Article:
Miami Law recently hosted a national legal writing conference featuring 17 speakers from law schools around the country. Professor Alyssa Dragnich worked with the Legal Writing Institute to bring the one-day training workshop to the law school campus, where legal writing experts shared best practices and innovations in teaching legal writing, persuasion, and research.
Professor Rosario Lozada Schrier enthusiastically welcomed conference participants to Miami, and noted the increasing challenges of teaching communication skills in law school. Professor Schrier remarked on the Florida Supreme Court's recent amendment to the oath of admission to the Florida Bar, which now requires attorneys to pledge civility to opposing parties and their counsel in all written and oral communications.
Professor Schrier emphasized that first-year legal writing courses give students an opportunity to begin practicing this civility. "We frequently interact with students by providing constructive feedback in class, during office hours, and remotely with email and other tools," she said. "We also require our students to work together as colleagues on many assignments. These interactions give students a preview of legal practice, where civility and professionalism are critical."
Miami Law Professors Pete Nemerovski and Annette Torres each spoke about teaching methods they employ in Legal Communication & Research Skills to prepare students for the demands of practice.
Professor Torres discussed creative pedagogical approaches to help students become comfortable with oral advocacy — a skill they will need in any field of legal practice. As an example, Professor Torres noted that she introduces her students to oral advocacy with non-legal topics, such as "Football vs. Baseball: Which Is America's True National Sport?" Professor Torres explained that the exercises allow her students to lose their fear of public speaking and begin to hone their argument skills in a low-pressure environment. Students are then able to transition with less apprehension to pretrial motion arguments and appellate arguments.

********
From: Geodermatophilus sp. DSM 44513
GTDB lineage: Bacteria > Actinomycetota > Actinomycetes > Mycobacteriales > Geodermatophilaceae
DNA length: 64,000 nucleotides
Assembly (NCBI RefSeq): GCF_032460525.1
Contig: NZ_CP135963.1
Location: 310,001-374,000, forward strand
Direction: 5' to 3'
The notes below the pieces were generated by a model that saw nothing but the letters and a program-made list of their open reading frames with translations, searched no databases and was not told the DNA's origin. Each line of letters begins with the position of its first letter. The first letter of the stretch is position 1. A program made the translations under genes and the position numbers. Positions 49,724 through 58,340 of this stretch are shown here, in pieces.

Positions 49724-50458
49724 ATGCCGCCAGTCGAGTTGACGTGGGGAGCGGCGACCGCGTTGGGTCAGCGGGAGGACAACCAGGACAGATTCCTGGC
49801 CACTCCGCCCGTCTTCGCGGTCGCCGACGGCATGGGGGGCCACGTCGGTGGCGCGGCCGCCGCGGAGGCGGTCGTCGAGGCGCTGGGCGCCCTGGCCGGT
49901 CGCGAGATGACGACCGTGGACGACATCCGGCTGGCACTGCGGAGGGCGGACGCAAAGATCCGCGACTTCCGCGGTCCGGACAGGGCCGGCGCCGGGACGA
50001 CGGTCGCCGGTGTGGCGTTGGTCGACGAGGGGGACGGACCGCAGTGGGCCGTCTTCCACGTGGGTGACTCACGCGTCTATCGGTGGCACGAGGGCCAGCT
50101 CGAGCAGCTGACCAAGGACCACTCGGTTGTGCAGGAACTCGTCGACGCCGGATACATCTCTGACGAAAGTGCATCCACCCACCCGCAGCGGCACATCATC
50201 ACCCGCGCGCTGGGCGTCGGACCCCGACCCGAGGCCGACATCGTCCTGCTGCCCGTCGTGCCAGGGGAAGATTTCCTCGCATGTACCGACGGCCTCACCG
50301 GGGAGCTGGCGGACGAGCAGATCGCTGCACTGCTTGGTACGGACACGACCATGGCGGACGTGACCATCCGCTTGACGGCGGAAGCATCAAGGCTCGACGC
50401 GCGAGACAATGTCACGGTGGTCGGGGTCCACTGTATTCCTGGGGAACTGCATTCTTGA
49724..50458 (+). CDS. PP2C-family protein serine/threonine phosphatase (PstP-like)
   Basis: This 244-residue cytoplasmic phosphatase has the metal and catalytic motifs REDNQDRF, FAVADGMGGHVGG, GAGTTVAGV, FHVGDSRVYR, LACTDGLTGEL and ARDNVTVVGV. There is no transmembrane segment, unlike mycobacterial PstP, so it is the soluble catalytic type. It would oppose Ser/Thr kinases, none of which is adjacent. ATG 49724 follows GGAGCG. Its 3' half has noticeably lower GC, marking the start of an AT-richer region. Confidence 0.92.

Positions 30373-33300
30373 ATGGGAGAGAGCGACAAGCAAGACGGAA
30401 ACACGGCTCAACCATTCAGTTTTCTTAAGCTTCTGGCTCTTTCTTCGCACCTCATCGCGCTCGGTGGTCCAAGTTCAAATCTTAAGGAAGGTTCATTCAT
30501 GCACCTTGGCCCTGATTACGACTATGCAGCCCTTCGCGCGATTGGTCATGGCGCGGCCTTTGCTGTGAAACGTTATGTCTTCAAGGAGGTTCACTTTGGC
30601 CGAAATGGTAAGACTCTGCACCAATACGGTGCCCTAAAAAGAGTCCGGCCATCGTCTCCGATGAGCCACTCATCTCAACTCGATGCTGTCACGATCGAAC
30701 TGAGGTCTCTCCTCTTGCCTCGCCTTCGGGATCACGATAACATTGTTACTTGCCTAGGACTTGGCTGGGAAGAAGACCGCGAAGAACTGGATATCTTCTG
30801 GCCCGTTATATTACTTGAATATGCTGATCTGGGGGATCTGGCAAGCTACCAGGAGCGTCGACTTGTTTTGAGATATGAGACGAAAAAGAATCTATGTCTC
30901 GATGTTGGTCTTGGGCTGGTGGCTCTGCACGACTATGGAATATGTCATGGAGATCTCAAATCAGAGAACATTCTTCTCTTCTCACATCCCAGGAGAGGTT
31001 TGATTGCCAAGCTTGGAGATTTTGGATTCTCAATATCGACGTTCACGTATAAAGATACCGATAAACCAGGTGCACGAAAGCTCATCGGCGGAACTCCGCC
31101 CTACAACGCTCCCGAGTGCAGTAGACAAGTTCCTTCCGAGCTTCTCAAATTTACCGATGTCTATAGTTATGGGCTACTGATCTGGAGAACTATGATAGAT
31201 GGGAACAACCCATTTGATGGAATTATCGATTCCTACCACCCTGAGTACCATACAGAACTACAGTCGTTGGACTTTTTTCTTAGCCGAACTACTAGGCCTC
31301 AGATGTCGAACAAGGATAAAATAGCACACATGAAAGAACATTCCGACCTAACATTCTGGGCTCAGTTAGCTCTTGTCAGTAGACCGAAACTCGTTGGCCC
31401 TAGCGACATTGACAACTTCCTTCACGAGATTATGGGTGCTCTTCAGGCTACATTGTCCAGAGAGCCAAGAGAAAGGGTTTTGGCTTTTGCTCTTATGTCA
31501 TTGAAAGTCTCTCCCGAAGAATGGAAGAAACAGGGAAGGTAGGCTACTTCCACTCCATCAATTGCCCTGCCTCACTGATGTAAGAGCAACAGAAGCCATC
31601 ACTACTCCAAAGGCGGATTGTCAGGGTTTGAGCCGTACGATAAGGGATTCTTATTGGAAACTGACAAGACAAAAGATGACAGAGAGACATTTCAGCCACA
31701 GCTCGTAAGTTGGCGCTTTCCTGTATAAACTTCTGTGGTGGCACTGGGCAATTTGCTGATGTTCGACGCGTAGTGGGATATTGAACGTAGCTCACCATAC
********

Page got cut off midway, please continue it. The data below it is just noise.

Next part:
Professor Nemerovski explained that LComm introduces students to the concept of timekeeping, under which students are required to write detailed descriptions of their work that will satisfy clients and billing partners. "Students appreciate this introduction to an important aspect of legal practice," he said. "I know I could have benefitted from some exposure to timekeeping during law school. When I started practicing law in 2003, I remember getting called into the billing partner's office and reprimanded for not doing my timesheets right."
Conference attendees were particularly interested in the exercise, and many are considering adding a similar component to their legal writing offerings.
The law school welcomed the participation of Amber Graham, who supervises law clerks in the Office of the General Counsel for Florida's Eleventh Judicial Circuit. Graham reviews legal memoranda and proposed orders drafted by new law graduates and student interns. She was uniquely positioned to comment on strengths and weaknesses of junior attorneys.
Dean Patricia D. White offered encouraging remarks to the attendees. She discussed the significant change that Miami Law implemented in its first-year legal writing program in 2010, when the law school launched a new full-time faculty model with LComm. Dean White explained that the full-time model gives students broader access to faculty members who are dedicated to helping the students develop critical research, writing and communication skills that will prepare them for practice.
With more than 75 years of combined law practice experience, Miami Law's LComm faculty teach a required first-year course in which students are introduced to the practical skills of effective written analysis, legal research and oral advocacy. Beyond the first year of law school, LComm faculty members also offer courses in client communication, legal persuasion, judicial writing, and editing for lawyers.